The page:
“Some people have a way with words, and other people, uh, not have way.” – Steve Martin
The scariest part of moving to a new country is learning a new language. You step off the plane and into a new land with illegible signs, strange customs, and unfamiliar culture. Which way do I go? Whom do I ask for help? Where do I even start?
The strange world of AI/ML is terra incognita for most of us. We’ve heard rumors of its vast richness and unlimited opportunity. It certainly sounds exciting, for those willing to take the plunge. But how do you navigate its unfamiliar territory without a local guide or even a phrasebook to get you started?
Fortunately, the ML-on-IoT landscape is populated by friendly natives willing to lend a hand. They want you to succeed, and they’re willing to donate their time to make the transition as easy as possible. Maybe, one day, you’ll become a productive member of their society. Which means you might also become a paying customer.
Say hello (or Grüß Gott, ¡Hola!, Χαίρετε, xin chào, or こんにちは) to TensAI Flow and Glow, two new programming tools from Eta Compute and NXP, respectively. Although they’re as different as Swedish and Swahili, both exist for the same purpose: to get you conversant with machine-learning coding as painlessly as possible.
Eta Compute, you’ll recall, is the company that produces the ECM3532 microcontroller chip, a two-headed MCU-with-DSP created especially for low-power inference at the edge. The company is convinced that uploading sensor data to a cloud server is the wrong way to do things and has dedicated its hardware and software efforts to overturning that usage model. Chips should be smart enough to collect and analyze sensor data without outside help and without draining your batteries or bank account.
Making the hardware was tough enough, but making it easy to program may have been even tougher. TensAI Flow is the company’s new software toolchain to ease the burden. It takes high-level models created or collected by TensorFlow Lite, Edge Impulse, or ONNX, links them with its neural network zoo, and converts them to ECM35xx binaries. The software bundle also comes with libraries for common functions like image classification, motion detection, and sound processing, as well as drivers for popular sensors. TensAI Flow handles the nontrivial task of dividing up the workload between the chip’s ARM processor and its DSP companion. Finally, it produces runtime executables for FreeRTOS, the lightweight scheduler.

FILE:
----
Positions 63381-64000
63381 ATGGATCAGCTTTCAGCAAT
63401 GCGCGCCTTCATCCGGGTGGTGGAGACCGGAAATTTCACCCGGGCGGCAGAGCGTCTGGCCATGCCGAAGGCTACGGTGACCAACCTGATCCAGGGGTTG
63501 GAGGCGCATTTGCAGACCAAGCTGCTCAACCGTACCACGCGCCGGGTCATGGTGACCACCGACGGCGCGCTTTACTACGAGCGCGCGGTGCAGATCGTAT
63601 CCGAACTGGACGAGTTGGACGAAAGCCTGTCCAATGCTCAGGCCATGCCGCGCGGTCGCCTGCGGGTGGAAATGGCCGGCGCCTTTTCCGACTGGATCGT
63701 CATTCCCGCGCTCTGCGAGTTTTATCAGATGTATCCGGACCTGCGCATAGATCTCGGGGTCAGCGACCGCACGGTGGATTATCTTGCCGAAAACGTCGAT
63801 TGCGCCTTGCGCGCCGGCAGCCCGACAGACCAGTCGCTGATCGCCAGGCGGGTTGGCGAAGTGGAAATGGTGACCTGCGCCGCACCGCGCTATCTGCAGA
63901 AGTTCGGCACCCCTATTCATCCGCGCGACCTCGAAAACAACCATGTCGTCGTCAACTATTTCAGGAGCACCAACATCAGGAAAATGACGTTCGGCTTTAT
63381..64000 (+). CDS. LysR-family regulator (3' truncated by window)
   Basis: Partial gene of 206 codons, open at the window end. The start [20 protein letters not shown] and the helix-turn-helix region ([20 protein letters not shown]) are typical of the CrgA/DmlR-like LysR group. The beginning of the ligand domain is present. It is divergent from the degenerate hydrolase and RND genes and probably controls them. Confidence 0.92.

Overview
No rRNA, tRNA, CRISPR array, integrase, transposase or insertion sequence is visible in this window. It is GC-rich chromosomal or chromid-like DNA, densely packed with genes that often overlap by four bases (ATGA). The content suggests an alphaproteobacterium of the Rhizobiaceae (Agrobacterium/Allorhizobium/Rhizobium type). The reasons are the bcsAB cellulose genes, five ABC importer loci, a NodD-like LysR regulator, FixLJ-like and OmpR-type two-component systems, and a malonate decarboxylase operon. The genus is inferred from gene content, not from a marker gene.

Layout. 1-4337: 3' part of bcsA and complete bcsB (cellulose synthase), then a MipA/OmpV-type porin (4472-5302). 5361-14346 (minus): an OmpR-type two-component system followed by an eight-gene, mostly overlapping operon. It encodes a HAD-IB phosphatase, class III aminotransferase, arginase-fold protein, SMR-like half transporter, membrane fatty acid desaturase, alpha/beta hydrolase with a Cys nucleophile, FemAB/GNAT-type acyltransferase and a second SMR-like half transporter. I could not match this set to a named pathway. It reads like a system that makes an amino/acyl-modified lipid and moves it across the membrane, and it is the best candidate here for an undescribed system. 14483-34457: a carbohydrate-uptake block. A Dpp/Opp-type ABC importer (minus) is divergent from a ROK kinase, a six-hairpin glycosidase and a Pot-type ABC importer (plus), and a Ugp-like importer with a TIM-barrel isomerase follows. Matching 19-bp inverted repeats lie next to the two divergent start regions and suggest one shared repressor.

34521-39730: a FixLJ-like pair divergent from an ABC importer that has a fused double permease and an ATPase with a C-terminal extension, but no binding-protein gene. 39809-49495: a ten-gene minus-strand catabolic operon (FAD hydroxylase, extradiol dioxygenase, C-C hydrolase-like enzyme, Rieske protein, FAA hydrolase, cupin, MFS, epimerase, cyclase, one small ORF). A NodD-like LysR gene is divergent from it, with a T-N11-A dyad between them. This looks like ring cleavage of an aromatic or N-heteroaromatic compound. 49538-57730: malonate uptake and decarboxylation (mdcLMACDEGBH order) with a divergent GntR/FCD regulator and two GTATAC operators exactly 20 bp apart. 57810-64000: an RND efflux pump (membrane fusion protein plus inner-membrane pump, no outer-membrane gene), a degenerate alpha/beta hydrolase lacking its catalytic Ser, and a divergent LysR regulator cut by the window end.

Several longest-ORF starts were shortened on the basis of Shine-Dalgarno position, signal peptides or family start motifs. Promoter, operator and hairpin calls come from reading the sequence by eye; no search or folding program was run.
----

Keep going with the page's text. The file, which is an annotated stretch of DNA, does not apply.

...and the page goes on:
TensAI Flow can’t train your neural network for you, but it significantly eases the task of getting that model onto real hardware. That’s a boon for pioneers in this largely unexplored world of ML-on-IoT programming. It provides a quick reality check for new projects, and it’s a quick-turnaround tool for iterating once you get further along. And it’s free. Some parts of the TensAI Flow package are open-sourced, but most is Eta Compute’s original work, freely licensed as long as it’s for Eta Compute hardware.
Over on the other side of the world, chip behemoth NXP is also polishing up its ML credentials with the release of its Glow compiler for microcontrollers. Glow is a machine-learning compiler originally created at Facebook but now open-sourced and gaining industry support. Like any compiler, it’s language-specific but hardware-agnostic. A generic out-of-the-box Glow compiler will produce acceptable results (like gcc) but nothing to write home about.
That’s where NXP comes in. The company has optimized its Glow compiler for its own line of i.MX RT microcontrollers, which – just like those at Eta Compute – are based on an ARM Cortex-M paired with a DSP core. (Weirdly, NXP doesn’t use its own CoolFlux DSP, opting instead for Tensilica’s HiFi 4 design.) The compiler accepts PyTorch, ONNX, or TensorFlow Lite input, should you decide to go that route. NXP’s Glow implementation includes CMSIS-NN libraries and other chip-specific tweaks to get the best out of your models.
It certainly seems to work. In NXP’s benchmarks, the company showed a 2× improvement in performance just by linking in the CMSIS-NN library, and a huge 13× improvement when the compiler targets the on-chip DSP. Let’s hear it for hardware/software optimization.
As NXP’s Director of Enabling Technologies, Markus Levy, points out, ML code is just middleware — it’s never the entire application, so performance gains mean more headroom for your “real” code. Your ML algorithms may hold your most valuable and hard-won IP, but they’re not what the customer sees. A big jump in compiler efficiency is like getting free CPU cycles to spend elsewhere.
NXP and Eta Compute are both betting big on high-volume ML hardware, and both know that accessible software is the way to move chips. Maybe their new tools can bridge the language barrier and get more developers talking.